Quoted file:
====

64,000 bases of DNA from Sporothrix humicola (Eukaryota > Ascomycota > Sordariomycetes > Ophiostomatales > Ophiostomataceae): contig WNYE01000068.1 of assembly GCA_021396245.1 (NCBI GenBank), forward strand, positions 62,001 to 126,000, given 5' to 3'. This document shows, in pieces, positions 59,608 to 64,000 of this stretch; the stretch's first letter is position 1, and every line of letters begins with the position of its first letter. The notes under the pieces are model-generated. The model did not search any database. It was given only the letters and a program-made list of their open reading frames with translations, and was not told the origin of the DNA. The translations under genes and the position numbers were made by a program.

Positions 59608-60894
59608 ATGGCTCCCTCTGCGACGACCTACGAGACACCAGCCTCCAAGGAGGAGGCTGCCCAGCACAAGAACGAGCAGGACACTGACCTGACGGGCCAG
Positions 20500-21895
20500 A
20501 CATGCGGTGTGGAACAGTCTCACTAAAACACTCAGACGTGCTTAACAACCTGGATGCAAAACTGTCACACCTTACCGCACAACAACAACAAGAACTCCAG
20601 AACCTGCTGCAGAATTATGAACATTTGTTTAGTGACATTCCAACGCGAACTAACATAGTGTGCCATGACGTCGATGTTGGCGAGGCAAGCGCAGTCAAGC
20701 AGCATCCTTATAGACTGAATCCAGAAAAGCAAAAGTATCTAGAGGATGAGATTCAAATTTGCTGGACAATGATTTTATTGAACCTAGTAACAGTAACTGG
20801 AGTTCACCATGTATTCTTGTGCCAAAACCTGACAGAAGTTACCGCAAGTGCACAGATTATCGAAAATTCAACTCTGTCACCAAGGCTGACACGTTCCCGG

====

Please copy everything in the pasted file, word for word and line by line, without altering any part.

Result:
64,000 bases of DNA from Sporothrix humicola (Eukaryota > Ascomycota > Sordariomycetes > Ophiostomatales > Ophiostomataceae): contig WNYE01000068.1 of assembly GCA_021396245.1 (NCBI GenBank), forward strand, positions 62,001 to 126,000, given 5' to 3'. This document shows, in pieces, positions 59,608 to 64,000 of this stretch; the stretch's first letter is position 1, and every line of letters begins with the position of its first letter. The notes under the pieces are model-generated. The model did not search any database. It was given only the letters and a program-made list of their open reading frames with translations, and was not told the origin of the DNA. The translations under genes and the position numbers were made by a program.

Positions 59608-60894
59608 ATGGCTCCCTCTGCGACGACCTACGAGACACCAGCCTCCAAGGAGGAGGCTGCCCAGCACAAGAACGAGCAGGACACTGACCTGACGGGCCAG
Positions 20500-21895
20500 A
20501 CATGCGGTGTGGAACAGTCTCACTAAAACACTCAGACGTGCTTAACAACCTGGATGCAAAACTGTCACACCTTACCGCACAACAACAACAAGAACTCCAG
20601 AACCTGCTGCAGAATTATGAACATTTGTTTAGTGACATTCCAACGCGAACTAACATAGTGTGCCATGACGTCGATGTTGGCGAGGCAAGCGCAGTCAAGC
20701 AGCATCCTTATAGACTGAATCCAGAAAAGCAAAAGTATCTAGAGGATGAGATTCAAATTTGCTGGACAATGATTTTATTGAACCTAGTAACAGTAACTGG
20801 AGTTCACCATGTATTCTTGTGCCAAAACCTGACAGAAGTTACCGCAAGTGCACAGATTATCGAAAATTCAACTCTGTCACCAAGGCTGACACGTTCCCGG